Towards Novel Methods of Mutagenesis for Histophilus somni
Shah, Nehal Rajendra
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Histophilus somni is an etiologic agent of shipping fever pneumonia, myocarditis, and other systemic diseases in bovines, although nonpathogenic commensal strains also exist. Virulence factors that have been identified in H. somni include biofilm formation, lipooligosaccharide phase variation, immunoglobulin binding proteins, survival in phagocytic cells, and many others. To identify genes responsible for virulence, an efficient mutagenesis system is needed. Mutagenesis of H. somni using allelic exchange is difficult due to its tight restriction modification system. Mutagenesis by natural transformation in Haemophilus influenzae is well established and may be enhanced by the presence of uptake signal sequences (USS) within the genome. We hypothesized that natural transformation occurs in H. somni because its genome is over-represented with USS and contains all the necessary genes for competence, except that ComD and ComE are mutated. For natural transformation, H. somni was grown to exponential phase, and then transferred to a non-growth defined medium to induce competence. H. somni strain 2336 was successfully transformed with homologous linear DNA (lob2A) containing an antibiotic marker gene, but at low efficiency. Shuttle vector pNS3K was also naturally transformed into H. somni at low efficiency. To attempt to improve transformation efficiency, comD and comE from H. influenzae were cloned into shuttle vector pNS3K to generate the plasmid pSScomDE. Although introduction of pSScomDE into H. somni was expected to increase the number and breadth of mutants generated by natural transformation, multiple attempts to electroporate pSScomDE into H. somni were unsuccessful. A native plasmid (pHS649) from H. somni strain 649 may prove to be a more efficient shuttle vector. Due to inefficiency in generating mutants by allelic exchange, transposon (Tn) mutagenesis with EZ::Tn5â ¢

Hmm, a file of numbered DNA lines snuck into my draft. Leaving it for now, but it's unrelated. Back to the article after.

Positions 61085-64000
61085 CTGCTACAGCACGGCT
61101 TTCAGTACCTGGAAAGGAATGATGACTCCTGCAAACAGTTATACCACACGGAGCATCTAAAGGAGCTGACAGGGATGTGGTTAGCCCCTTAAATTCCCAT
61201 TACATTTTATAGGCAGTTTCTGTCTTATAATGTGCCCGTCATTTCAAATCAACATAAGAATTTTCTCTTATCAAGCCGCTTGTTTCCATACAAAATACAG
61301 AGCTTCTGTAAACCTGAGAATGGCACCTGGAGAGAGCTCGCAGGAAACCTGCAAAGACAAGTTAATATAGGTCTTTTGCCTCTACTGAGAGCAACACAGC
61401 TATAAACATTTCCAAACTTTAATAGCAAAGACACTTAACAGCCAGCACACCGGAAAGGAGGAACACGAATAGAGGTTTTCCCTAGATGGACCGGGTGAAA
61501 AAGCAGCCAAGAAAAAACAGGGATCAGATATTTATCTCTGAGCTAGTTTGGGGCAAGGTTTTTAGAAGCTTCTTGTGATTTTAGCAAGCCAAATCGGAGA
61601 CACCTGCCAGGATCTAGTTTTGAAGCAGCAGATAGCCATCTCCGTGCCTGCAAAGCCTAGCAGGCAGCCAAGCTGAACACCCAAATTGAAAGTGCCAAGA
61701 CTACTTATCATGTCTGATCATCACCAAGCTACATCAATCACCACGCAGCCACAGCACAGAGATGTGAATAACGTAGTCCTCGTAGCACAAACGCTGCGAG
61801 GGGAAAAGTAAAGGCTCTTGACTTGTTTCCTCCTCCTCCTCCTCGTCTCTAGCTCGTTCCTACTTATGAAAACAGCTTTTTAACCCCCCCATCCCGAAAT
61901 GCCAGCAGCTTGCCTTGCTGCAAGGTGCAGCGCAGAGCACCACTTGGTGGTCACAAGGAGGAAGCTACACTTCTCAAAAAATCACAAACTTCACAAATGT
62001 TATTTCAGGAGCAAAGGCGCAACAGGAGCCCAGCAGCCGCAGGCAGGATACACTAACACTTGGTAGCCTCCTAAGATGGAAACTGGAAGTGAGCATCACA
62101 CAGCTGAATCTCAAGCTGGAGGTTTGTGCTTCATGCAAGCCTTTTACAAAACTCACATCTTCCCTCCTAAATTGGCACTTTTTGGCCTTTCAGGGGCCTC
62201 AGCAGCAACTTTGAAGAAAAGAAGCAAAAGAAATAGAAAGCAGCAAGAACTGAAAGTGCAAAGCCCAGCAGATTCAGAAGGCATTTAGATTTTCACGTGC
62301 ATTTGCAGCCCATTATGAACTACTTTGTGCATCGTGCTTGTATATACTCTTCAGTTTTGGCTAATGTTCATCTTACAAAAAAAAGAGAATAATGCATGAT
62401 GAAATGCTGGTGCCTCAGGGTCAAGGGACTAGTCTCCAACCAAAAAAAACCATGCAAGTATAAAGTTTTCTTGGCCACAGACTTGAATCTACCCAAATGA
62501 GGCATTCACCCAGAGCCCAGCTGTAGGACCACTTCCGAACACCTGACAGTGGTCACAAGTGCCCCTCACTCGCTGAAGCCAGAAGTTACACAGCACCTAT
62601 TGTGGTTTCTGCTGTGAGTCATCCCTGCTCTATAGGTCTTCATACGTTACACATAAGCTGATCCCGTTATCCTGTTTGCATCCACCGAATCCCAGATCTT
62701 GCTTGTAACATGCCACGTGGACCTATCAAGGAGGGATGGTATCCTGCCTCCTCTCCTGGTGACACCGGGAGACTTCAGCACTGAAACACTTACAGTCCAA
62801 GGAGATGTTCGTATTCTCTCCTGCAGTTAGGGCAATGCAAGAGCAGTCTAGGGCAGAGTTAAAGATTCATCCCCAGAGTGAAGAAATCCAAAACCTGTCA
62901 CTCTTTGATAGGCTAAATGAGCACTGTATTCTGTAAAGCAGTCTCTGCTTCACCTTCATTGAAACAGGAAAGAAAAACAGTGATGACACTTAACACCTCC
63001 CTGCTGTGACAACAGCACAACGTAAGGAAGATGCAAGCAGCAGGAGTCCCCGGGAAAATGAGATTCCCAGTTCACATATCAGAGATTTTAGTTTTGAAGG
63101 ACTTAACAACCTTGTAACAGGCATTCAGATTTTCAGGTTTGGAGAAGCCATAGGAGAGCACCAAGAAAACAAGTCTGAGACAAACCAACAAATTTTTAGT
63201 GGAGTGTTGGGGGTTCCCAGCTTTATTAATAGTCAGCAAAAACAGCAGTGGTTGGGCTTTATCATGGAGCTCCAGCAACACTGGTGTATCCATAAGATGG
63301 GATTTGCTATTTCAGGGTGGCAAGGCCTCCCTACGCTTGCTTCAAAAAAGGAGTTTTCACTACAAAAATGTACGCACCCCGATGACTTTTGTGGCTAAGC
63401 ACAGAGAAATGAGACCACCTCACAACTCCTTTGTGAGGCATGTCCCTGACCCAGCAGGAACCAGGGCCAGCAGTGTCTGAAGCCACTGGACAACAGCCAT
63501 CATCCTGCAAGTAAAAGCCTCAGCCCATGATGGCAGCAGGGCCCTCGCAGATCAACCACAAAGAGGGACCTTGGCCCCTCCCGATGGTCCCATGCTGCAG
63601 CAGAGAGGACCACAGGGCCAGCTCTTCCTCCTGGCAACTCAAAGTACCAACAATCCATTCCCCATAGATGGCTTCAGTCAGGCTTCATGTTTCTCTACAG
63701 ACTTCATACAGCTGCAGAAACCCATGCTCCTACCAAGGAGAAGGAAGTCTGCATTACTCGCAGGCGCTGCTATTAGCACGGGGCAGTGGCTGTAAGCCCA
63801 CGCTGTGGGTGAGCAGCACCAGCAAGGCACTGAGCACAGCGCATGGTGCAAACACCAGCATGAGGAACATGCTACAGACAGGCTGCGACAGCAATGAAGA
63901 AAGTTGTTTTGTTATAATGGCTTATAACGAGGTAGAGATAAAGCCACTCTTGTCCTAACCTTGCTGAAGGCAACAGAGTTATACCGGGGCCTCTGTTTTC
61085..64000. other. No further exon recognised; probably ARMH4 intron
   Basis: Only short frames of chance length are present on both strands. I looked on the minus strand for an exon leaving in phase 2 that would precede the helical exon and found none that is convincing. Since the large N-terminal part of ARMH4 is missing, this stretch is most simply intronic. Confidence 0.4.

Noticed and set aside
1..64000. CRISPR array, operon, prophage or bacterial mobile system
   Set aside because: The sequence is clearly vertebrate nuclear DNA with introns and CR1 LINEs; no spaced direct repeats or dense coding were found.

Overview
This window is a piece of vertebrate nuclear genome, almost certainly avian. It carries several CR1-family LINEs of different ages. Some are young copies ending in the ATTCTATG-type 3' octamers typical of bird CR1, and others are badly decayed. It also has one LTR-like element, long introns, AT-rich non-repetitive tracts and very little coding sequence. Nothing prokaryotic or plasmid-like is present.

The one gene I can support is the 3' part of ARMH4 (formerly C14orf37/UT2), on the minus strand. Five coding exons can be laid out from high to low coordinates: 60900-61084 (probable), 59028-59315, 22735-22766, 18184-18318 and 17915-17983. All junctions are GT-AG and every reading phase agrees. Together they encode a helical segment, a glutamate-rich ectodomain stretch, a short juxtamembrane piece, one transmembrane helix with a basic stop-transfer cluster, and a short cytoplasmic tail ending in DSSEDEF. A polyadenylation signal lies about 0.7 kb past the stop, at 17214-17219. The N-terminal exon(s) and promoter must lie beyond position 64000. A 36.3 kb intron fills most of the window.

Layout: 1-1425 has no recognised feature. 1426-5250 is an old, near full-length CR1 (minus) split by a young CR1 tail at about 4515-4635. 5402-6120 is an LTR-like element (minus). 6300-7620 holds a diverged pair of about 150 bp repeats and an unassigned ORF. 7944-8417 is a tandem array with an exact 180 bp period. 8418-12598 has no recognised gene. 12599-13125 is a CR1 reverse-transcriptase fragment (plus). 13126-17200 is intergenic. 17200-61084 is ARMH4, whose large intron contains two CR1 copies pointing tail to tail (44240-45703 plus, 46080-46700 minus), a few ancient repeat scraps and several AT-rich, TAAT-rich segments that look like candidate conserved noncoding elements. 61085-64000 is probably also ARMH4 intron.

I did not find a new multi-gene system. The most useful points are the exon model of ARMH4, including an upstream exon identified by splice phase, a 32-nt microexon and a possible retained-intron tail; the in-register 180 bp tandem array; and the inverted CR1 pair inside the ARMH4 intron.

Tnp Transposomeâ ¢ (Epicentre) was used to generate a bank of mutants, but the mutation efficiency was low. Therefore the mariner Tn element is being tested as a more efficient method for random mutagenesis of H. somni. The transposase, which is required for excision of the Tn, was over-expressed in Escherichia coli, and then purified using amylose resin. H. somni was then naturally transformed after in-vitro transposition using pMarStrep, which contains the mariner Tn with StrepR antibiotic gene marker, and a series of transposition and ligation components. However, mariner Tn mutants were not generated. Nonetheless, natural transformation and/or mariner Tn mutagenesis may still prove to be efficient methods for mutagenesis of H. somni. Through the use of more effective mutagenesis systems, genes responsible for the expression of virulence factors can be identified, and improved vaccine candidates can be developed.
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